Talking with children about emergency preparedness can be difficult, especially if they’re younger. The subject matter may be too confusing or upsetting for them, but being prepared—as a family—is no doubt something in which you want to invest time and effort. Survival games may be the best way to handle the subject in a manner that’s easier for younger family members to relate to—and they can be a lot of fun. Here are a handful of games that you can play with your children to increase their preparedness skills without causing them undue stress or worry.
Surprise Road Trip
This is essentially a bugout drill, but approached in a way that makes it unnecessary to discuss the concepts behind what bugging out means. Announce the surprise road trip (or hike, or even camping trip) to your family and let everyone know they have fifteen to twenty minutes to gather and pack whatever they think they’ll need for the trip. This will give everyone in the family practice at selecting and gathering supplies they might need for an actual bug out scenario. Your kids—especially younger children—will likely gather a lot of nonessential stuff and leave a lot of critical things behind the first few times, but that’s what games like this are for. After preparing for the surprise trip, you can then reward your kids with a day or weekend camping trip. As your kids get more practiced with this skill, reduce the amount of time or show them how to make bug out bags—which you can turn into its own game.
Make a list of every variety of edible plant that grows in your area or the area in which you plan to run this exercise with your family, if you’re camping or hiking. Make sure to include pictures of the plants and the plant names, and make enough lists for everyone in the family. Children should be paired with an older family member for safety—be sure that everyone in your group knows that there are unsafe and even poisonous plants that may look similar to edible ones, and that they should never eat anything unless they are certain it’s safe.
Make a Fire
Fire making is an invaluable skill, and chances are even the adults could use a little practice. Younger children can pick up basic skills and understanding, like what materials are good for starting a fire and what tools give an advantage. Talk with your family about the different kinds of materials that can be used to start a fire, like the best kind of wood for a fire, what makes good kindling, and how to collect or create tinder. Have your family split up into two-person teams to be safe, and then gather raw materials from the surrounding area that they think might be needed to start a fire.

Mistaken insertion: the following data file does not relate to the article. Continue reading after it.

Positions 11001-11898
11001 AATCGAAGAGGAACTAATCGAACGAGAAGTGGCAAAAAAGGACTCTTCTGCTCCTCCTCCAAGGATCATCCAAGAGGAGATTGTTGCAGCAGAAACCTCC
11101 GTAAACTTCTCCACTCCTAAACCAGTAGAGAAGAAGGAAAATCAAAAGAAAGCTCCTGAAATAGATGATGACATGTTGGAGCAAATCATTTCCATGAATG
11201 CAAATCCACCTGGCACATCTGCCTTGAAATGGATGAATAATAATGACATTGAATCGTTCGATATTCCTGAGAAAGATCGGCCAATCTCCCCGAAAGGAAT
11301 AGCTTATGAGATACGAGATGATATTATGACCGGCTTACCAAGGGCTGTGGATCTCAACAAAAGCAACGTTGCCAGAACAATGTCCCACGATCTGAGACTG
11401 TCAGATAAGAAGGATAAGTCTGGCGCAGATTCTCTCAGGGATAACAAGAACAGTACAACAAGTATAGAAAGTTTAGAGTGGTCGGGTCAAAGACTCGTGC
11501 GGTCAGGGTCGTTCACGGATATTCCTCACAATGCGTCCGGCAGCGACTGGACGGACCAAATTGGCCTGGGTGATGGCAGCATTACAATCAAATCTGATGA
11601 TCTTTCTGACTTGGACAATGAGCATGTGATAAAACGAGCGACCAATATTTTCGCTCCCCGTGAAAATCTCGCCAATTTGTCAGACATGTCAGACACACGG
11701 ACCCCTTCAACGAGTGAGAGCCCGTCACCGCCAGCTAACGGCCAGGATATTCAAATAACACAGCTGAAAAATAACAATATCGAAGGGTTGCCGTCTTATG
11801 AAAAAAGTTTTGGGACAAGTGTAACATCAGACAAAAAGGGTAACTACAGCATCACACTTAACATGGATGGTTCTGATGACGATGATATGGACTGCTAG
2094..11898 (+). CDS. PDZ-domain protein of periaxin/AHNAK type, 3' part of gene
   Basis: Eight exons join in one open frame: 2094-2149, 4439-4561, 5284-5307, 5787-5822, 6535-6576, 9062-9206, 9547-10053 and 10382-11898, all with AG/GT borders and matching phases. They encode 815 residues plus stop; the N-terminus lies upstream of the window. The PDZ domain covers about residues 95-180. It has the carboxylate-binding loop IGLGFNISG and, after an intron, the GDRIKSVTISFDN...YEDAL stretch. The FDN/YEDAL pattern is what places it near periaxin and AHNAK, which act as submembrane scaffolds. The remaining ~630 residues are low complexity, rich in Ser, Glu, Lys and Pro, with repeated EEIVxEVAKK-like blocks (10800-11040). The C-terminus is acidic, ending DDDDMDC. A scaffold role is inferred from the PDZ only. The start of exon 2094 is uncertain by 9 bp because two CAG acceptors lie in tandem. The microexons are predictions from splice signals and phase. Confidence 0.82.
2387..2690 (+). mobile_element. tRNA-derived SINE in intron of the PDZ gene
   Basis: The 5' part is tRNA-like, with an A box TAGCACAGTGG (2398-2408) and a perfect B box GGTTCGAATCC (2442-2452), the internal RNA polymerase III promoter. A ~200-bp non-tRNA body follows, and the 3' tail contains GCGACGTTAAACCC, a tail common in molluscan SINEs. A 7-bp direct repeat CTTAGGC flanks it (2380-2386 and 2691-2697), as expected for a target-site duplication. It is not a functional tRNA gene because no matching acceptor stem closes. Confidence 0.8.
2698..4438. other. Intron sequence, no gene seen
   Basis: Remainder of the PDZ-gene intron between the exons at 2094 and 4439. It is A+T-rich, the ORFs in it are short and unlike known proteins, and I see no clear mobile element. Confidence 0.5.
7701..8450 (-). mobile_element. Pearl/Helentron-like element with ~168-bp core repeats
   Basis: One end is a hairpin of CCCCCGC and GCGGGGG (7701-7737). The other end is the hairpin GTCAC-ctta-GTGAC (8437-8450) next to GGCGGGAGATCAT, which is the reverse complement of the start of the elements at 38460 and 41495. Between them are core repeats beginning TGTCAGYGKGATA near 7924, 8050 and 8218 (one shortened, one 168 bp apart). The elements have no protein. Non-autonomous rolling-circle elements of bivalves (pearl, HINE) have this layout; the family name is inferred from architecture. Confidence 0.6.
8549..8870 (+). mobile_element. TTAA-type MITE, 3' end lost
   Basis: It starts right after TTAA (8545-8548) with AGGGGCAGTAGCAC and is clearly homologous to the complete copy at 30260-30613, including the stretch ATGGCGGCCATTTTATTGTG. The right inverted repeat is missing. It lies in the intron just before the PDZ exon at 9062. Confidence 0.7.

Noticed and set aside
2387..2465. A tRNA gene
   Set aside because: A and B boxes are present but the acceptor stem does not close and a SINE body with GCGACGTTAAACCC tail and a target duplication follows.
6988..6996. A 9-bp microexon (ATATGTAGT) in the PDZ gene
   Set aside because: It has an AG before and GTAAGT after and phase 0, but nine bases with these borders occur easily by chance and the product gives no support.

Adults and older children can take it a step further and see who can get the best fire going. Arrange the kindling and wood properly and then use tinder to start the fire. It’s a great opportunity to offer some instruction on how to build a good foundation for a fire, how to strike sparks, and how to use tinder properly to turn those sparks into an actual fire, without a lighter or matches. You can start with a flint and steel and then move to other tools like a bow drill or fire plow, as well.
Getting Back to Camp
This game is a great one to help kids develop navigational skills (and for the adults to keep theirs sharp!). If you’re camping, have a cabin or other wilderness shelter, or are even just on a day hike, you can use this game to teach children how to find their way back to base camp, the trailhead, or the family vehicle. Always pair off a child with an adult who’s confident in their skills, or do this as a group activity and stay together, letting different members of the family take turns orienteering.
Make sure each family member or group has a compass and an accurate map of the area before starting out. Take the group to a random location (and if you have more than one group, you can use locations an equal distance from whatever you decide on as a base), then have them find their way back to the location you’ve decided on. Start with a relatively easy location close to the base and gradually work up to longer distances over more complicated terrain with each iteration of the game. This helps kids learn how to use a map and navigate over terrain with which they’re not familiar.
Keep It Fun
These games can be a lot of fun for the whole family. They teach your family valuable skills that could help them in emergency situations. If you’re a city dweller, you can adapt most of these games for an urban environment. It’s a great way to spend time together as a family, and will get your kids off of the internet or gaming devices, and keep them entertained while they pick up important survival skills.
To your survival,